Also whether or not there were consequences clearly laid out for the students who signed the pledge?

  2. Churches need to remember how Jesus treated the woman caught in adultery. The religious leaders wanted to shame her (not the man) and Jesus wrote something in the sand. One by one they began to leave after hearing “let the one who has not sinned throw the first stone.” Did Jesus write in the sand some of the sins of the religious leaders? It doesn’t tell us what He wrote. It does tell us how He showed love and compassion to the woman caught in adultery. He did not accuse her. He just told her to go and not to continue in that sin. Why do some churches “shame” the woman when she is unmarried and becomes pregnant? They need to learn how Jesus handled these types of situations.

    This causes me to think about some of the posterboard signs I see and some of the words yelled out at young women going into an abortion clinic. Yes, we need to show and speak out about what happens to the babies. We should do that in the newspapers, in videos, and in letters to the government etc., but at the abortion clinics we should be showing our love for the women who are also victims whether they realize it or not. Only God knows why they are there. Only God knows who they spoke to or where they tried to get information and help to deal with being pregnant and being able to support a baby, perhaps having their family disown them, their boyfriend abandon them, losing friends, and church shaming them. Jesus is weeping for them and for the way they are treated.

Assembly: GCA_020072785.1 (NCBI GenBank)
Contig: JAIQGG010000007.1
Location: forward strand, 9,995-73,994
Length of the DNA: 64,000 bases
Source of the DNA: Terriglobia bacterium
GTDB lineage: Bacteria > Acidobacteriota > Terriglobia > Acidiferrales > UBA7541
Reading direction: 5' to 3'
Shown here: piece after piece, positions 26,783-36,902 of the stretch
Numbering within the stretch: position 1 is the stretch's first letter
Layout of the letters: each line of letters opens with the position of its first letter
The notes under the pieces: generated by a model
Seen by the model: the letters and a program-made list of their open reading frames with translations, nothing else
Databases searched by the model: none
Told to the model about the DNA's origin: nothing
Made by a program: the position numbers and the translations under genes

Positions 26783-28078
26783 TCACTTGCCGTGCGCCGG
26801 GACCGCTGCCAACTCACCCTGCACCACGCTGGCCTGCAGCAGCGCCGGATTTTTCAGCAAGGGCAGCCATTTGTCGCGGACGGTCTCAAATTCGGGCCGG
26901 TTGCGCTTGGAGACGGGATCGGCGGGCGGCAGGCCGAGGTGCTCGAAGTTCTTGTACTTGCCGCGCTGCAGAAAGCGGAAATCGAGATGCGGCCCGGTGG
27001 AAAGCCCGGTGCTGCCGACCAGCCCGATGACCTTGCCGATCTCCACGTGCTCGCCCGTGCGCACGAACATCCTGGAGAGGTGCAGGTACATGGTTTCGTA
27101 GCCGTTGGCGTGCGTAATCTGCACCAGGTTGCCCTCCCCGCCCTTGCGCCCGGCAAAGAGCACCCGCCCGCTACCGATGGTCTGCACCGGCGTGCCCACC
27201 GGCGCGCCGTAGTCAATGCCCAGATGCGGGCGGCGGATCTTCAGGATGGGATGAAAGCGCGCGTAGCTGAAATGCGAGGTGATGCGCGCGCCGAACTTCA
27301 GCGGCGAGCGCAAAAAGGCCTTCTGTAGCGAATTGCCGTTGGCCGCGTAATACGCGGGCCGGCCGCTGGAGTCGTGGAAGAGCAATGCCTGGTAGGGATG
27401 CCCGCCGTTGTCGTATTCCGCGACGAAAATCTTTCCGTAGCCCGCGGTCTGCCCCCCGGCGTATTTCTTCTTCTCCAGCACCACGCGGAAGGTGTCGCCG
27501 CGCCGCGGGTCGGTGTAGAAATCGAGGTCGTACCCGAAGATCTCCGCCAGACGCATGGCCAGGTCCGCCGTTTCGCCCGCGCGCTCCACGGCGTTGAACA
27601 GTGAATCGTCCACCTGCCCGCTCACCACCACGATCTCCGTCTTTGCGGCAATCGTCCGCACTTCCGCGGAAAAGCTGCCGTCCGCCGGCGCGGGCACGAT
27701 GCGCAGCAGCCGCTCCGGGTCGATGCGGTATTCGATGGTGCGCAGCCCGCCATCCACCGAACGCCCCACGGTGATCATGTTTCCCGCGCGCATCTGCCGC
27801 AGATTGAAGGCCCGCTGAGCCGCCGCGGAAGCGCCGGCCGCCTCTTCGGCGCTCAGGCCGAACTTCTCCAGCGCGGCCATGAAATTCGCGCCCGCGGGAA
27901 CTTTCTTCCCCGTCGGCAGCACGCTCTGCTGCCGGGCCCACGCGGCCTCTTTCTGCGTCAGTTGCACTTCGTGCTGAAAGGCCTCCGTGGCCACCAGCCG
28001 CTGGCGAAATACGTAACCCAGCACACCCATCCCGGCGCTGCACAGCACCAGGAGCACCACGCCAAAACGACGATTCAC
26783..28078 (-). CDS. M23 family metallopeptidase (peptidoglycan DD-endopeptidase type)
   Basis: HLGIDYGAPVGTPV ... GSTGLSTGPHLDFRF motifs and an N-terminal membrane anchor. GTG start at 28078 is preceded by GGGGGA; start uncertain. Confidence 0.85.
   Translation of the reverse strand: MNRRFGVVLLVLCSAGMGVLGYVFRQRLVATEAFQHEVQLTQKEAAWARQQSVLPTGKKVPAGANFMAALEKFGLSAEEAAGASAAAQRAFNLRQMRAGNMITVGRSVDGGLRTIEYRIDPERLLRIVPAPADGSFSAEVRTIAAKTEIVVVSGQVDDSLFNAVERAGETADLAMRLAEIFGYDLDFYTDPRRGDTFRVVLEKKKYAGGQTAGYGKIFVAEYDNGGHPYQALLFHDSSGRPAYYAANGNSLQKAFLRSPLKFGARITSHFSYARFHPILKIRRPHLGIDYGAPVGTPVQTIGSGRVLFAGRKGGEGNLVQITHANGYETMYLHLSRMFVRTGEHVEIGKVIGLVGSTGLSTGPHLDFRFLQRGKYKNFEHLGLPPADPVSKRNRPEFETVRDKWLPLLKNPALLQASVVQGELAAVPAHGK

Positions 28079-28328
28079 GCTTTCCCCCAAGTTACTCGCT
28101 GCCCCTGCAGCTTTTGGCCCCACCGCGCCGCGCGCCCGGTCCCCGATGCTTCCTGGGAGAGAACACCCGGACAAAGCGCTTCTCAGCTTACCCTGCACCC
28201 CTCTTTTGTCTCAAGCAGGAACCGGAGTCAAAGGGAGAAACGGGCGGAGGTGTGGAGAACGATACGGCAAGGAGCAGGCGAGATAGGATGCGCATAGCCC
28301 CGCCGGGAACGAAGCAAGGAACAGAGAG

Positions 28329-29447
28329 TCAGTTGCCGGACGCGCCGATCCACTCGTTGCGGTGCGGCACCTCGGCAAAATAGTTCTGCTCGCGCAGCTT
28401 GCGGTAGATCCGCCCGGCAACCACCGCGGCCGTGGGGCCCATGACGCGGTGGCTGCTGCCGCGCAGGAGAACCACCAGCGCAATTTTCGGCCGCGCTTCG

Christians should go to the abortion clinics and have signs and pamphlets that tell these young women that there is another way to be able to keep their precious babies and having support in doing so. They are loved by Jesus and He weeps at the situation they are in and for the lack of love and support they do not receive. He loves them and He loves their babies and has a plan for their lives if they will but trust Him. Religious leaders are fallible, but Jesus Christ is not. He is God and nothing is impossible with Him, but we must fully trust in who Jesus Christ is, and what He accomplished for us by going to that cross.

    We must pray for these women and we must pray for all the abortionists and others who run Planned Parenthood. It is a spiritual warfare won through love of Christ, prayer in the Holy Spirit, with the Word of God.